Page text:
As the festive season approaches our thoughts are often diverted from the mundane tasks of work and injuries are far from our mind, however Christmas has its own unique injury statistics. The four (4) most common being:
Burns: Burns happen too often during the festive season, from kitchen accidents through to candles and accidental fires from BBQ’s, spits and open fires. To prevent burns when cooking use kitchen mitts, never leave cooking food unattended, and that also goes for candles. Make sure you don’t overload power points particularly around natural timber Christmas trees.
Falls: Falls are very common at Christmas due to our desire to have the biggest and best decorated trees and our houses covered with fairy lights. Statistically Emergency Departments treat over 17,000 falls nationally over a 10-day period. To prevent falls use ladders correctly, use spotters when working at heights, and decorate trees and houses when sober.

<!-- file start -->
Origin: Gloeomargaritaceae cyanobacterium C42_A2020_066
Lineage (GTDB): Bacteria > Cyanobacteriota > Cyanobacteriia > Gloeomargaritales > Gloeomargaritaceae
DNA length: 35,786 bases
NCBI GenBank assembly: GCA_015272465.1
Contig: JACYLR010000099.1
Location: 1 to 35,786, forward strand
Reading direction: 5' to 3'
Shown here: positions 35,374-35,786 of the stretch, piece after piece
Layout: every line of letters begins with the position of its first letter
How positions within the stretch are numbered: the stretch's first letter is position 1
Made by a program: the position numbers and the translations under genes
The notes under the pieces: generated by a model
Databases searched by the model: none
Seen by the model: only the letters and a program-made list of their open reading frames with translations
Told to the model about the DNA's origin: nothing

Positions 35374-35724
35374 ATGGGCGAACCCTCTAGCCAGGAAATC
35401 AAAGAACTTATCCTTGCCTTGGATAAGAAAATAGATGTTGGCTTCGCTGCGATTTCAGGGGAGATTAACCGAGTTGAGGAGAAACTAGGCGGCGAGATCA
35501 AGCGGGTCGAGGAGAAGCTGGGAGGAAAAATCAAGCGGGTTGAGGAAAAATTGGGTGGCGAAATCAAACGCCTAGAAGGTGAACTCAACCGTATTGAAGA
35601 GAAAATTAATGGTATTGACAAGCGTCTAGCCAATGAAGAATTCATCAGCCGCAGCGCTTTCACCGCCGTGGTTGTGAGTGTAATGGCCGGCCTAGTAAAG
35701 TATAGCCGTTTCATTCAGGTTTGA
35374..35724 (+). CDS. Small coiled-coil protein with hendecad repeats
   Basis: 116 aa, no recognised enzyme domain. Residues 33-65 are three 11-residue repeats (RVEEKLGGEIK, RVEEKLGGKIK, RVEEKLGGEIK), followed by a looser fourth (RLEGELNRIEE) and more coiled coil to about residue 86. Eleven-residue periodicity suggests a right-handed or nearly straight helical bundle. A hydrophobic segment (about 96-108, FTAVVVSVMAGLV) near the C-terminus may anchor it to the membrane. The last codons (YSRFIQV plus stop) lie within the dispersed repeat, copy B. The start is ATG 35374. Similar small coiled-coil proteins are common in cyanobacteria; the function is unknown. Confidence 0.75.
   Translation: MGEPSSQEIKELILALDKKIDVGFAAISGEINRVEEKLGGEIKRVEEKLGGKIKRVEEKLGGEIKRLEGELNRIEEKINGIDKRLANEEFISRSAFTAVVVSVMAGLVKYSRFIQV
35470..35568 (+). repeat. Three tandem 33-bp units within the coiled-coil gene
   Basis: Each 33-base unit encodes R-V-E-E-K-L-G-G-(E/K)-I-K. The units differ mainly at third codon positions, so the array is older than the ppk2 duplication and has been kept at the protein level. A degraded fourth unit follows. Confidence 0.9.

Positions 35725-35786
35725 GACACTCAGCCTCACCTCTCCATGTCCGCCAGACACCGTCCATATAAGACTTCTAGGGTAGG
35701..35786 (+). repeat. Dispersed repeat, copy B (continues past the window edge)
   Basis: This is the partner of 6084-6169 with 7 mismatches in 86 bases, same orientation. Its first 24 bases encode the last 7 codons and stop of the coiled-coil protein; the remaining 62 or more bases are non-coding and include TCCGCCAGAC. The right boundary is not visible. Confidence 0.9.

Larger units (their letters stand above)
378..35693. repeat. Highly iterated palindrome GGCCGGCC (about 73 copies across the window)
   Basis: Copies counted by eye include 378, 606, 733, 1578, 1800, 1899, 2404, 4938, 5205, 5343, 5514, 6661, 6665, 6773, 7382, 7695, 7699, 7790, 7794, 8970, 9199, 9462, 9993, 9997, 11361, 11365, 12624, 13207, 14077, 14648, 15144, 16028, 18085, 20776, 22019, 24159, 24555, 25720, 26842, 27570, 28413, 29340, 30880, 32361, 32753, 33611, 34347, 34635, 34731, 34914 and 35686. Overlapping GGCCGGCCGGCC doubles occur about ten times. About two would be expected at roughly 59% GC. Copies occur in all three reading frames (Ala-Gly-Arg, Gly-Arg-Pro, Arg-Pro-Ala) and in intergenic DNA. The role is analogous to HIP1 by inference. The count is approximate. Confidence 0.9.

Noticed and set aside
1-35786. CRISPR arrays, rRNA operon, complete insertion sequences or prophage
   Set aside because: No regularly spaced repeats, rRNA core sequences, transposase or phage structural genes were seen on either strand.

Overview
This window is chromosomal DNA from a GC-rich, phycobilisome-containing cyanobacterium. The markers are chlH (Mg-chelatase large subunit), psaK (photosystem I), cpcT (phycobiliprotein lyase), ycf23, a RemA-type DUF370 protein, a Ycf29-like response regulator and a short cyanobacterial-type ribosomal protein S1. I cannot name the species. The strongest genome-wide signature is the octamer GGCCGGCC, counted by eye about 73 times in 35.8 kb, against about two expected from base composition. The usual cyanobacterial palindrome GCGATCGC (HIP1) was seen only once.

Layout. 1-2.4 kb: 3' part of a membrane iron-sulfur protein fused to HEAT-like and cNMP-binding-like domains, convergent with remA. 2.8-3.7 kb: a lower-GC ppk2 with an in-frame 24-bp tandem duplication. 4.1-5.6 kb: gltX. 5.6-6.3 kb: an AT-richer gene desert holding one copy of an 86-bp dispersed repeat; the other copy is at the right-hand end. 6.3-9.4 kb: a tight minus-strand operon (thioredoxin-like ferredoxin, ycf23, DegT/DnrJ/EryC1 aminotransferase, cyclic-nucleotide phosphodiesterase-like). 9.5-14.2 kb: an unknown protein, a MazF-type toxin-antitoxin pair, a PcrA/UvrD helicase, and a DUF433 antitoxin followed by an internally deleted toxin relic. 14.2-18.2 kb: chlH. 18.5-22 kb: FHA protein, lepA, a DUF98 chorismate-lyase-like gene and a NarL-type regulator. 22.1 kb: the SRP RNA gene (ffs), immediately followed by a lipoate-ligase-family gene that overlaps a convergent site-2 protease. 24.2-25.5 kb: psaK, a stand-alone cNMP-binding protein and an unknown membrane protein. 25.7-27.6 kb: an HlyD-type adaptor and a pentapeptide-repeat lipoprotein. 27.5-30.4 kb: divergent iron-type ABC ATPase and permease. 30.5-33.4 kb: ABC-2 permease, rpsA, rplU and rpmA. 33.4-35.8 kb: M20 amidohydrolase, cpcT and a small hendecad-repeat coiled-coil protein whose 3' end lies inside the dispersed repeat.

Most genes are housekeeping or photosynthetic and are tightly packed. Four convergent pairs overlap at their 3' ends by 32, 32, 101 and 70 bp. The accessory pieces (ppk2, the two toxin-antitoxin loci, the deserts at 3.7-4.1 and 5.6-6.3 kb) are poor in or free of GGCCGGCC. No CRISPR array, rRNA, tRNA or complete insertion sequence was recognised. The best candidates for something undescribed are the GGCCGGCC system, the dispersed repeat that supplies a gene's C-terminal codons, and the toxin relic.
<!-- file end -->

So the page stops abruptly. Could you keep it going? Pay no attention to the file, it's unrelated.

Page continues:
Asphyxiation: With the amount of food being ingested and the small trinkets that kids get their hands on, it’s no wonder that asphyxiation is one of the biggest injuries during the holidays. Asphyxiation is a serious concern for families with small children and caution should be taken to make sure all your holiday decorations are baby-proofed. As tempting as it is to wolf down those holiday meals, make sure you take your time to chew and swallow properly so you don’t choke on your food.
Car Accidents: Traditionally the Christmas/New Year period demonstrates the highest levels of accidents and fatalities with the Police forces throughout the country focussing on the road safety campaign. While we may well have heeded the message of drink-driving, fatigue is also a catalyst for serious injuries and fatalities. To overcome these issues, use the 2/10 principal (for every 2 hours of driving take 10 minutes break away from the car). Remember to drink ample hydrating fluids and share the driving tasks with another person.
Remember these tips and take care over the holiday period to avoid becoming a statistic
Ken Barlow, WHS Manager